Let Anna Mae Eat Cake

Artistic expression has the power to transform and transcend cultural norms. It is the artist who can push a society pass its boundaries and divisions into a new ways of thinking. For me, Beyoncé's eponymous new album does just this for women who strive toward a feminine, empowered expression in our hyper-masculine culture.

A friend told me about Beyoncé's new release. "This album is hot and sexy," she said. I downloaded the album and all the videos before I got home. Mesmerized by the videos (especially "Drunk In Love"), I found myself weeping from deep pleasure. For me, Beyoncé had touched with her a place where artistry and the wild woman collide. This is a place I've been feeling within myself, the place in my soul where all my brokenness, power, dreams, magic, and juiciness live. Watching her dance with abandon on the beach, I felt like I was witnessing a free and fully realized woman.

I was particularly struck by the iconic line from the film What's Love Got to Do with It in the video "Eat the Cake, Anna Mae." My parents were not unlike Anna Mae and Ike Turner. I watched them do a crazy dance of love, sex, drugs, and abuse. I saw my father beat my mother black-and-blue in one moment and in the next declare his undying love for her. My mother was out-loud sexy, and as a girl I wanted her to be more demure. Somehow I believed it was her sexuality that caused such frustration and anguish for my father, rather than his ability to face his insecurity and powerlessness. He wanted to own her and be her master. He was her pimp and she his prostitute--and still that was not enough. When he felt he was losing control; he'd beat her into submission. It was in that home that I learned that female sexuality was dangerous; a pathway to hell. Once my grandmother took me away from that chaotic and traumatic environment, my beliefs were confirmed by the Christian teachings.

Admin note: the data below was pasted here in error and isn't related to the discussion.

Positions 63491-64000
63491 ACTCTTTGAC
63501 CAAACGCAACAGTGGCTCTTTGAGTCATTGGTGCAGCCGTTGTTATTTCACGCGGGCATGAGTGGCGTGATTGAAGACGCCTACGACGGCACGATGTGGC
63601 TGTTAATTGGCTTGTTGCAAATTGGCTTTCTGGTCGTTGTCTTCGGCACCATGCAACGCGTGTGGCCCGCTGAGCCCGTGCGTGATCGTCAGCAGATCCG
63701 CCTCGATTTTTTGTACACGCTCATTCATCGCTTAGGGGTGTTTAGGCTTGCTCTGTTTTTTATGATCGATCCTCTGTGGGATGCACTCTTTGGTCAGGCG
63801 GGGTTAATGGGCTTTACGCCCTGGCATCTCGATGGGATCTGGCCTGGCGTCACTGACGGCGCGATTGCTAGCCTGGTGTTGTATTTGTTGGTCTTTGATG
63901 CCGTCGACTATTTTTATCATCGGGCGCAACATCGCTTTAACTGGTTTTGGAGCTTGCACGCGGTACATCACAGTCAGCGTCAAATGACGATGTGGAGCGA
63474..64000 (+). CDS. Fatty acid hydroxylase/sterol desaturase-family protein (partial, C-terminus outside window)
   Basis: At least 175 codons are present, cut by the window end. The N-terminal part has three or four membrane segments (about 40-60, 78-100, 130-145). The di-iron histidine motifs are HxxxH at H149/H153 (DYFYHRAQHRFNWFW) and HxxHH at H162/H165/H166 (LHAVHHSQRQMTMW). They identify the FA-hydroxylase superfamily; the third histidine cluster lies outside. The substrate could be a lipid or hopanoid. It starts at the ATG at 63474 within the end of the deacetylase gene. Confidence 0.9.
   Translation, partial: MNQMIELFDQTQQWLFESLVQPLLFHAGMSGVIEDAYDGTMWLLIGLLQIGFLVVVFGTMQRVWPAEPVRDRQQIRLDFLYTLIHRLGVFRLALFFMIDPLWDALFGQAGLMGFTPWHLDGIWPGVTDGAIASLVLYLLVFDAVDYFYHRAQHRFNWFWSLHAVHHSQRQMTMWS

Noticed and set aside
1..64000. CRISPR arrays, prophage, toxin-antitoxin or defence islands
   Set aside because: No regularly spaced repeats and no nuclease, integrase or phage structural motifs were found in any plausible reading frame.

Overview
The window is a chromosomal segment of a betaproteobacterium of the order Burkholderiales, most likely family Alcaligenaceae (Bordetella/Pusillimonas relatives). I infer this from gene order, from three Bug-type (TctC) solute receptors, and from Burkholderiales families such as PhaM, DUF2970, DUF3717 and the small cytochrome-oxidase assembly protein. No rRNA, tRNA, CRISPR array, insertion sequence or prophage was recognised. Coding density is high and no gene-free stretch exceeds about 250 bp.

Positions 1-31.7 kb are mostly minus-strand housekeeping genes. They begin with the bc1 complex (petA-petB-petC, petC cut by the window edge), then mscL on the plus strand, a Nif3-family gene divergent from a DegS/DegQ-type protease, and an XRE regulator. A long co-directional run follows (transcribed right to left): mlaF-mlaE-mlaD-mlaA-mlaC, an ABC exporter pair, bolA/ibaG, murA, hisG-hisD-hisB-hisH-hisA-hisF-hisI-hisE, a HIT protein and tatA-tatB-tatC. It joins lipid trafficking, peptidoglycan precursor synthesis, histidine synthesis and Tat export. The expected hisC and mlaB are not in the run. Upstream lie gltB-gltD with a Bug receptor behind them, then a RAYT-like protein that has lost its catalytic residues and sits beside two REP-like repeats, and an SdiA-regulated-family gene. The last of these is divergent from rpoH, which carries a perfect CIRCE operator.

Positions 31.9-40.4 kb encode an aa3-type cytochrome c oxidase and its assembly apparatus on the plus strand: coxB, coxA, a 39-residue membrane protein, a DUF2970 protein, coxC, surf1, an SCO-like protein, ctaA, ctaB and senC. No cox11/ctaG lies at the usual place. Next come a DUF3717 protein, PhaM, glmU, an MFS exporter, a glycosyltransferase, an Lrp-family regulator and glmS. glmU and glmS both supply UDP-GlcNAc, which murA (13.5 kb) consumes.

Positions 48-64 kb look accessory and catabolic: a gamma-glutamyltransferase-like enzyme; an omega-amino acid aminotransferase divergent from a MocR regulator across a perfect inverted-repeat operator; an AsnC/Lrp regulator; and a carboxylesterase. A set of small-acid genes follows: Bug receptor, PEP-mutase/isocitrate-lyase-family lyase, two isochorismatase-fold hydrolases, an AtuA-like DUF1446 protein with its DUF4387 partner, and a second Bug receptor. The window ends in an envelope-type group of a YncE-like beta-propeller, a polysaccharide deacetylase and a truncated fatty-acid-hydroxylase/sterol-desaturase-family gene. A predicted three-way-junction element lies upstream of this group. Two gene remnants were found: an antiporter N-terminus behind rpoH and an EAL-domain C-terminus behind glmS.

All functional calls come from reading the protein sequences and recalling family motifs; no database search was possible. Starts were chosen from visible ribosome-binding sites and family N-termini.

Those childhood beliefs finally brought me to a crossroad within myself. I've been a devoted spiritual seeker for decades, but I'd found that what I was longing for wasn't offered by religion, or marriage, or success in business, or any other institution our society offers. Did I have the courage to own the parts of me I had denied for fear of being like my mother? A year ago I set an intention to recall my feminine, wild, sexual, and sensual self. The year has been sprinkled with openings and pathways into eroticism and sensuality I had no idea I would ever encounter. I've faced the demons I created as a girl, and I've forgiven and found gratitude for my parents and their painful, destructive choices. But more importantly, I've offered my creativity and artistic expression to my sexuality. As a spiritual practice, I've invited myself to live my sexual and sensual self covertly as a method of getting free. In all of my studies on my spiritual path, none had suggested I embrace my sexual and sensual nature. Then I stumbled on Kenya Stevens of Jujumama. For the first time I encountered a sexual, sensual, and spiritual black woman who embraced her sexuality and even celebrated it on her terms. At the core of her teachings were feminine magnetism and the sexual magic that women hold. It was in this environment that I felt safe and held by others like myself to question old patriarchal ideas about female sexuality. I begin challenging ideas about acceptable sexual female behaviors. I no longer hold the standard cultural and religious ideas, like women should not have more than one partner, women should be pure and chaste, and women should pursue marriage.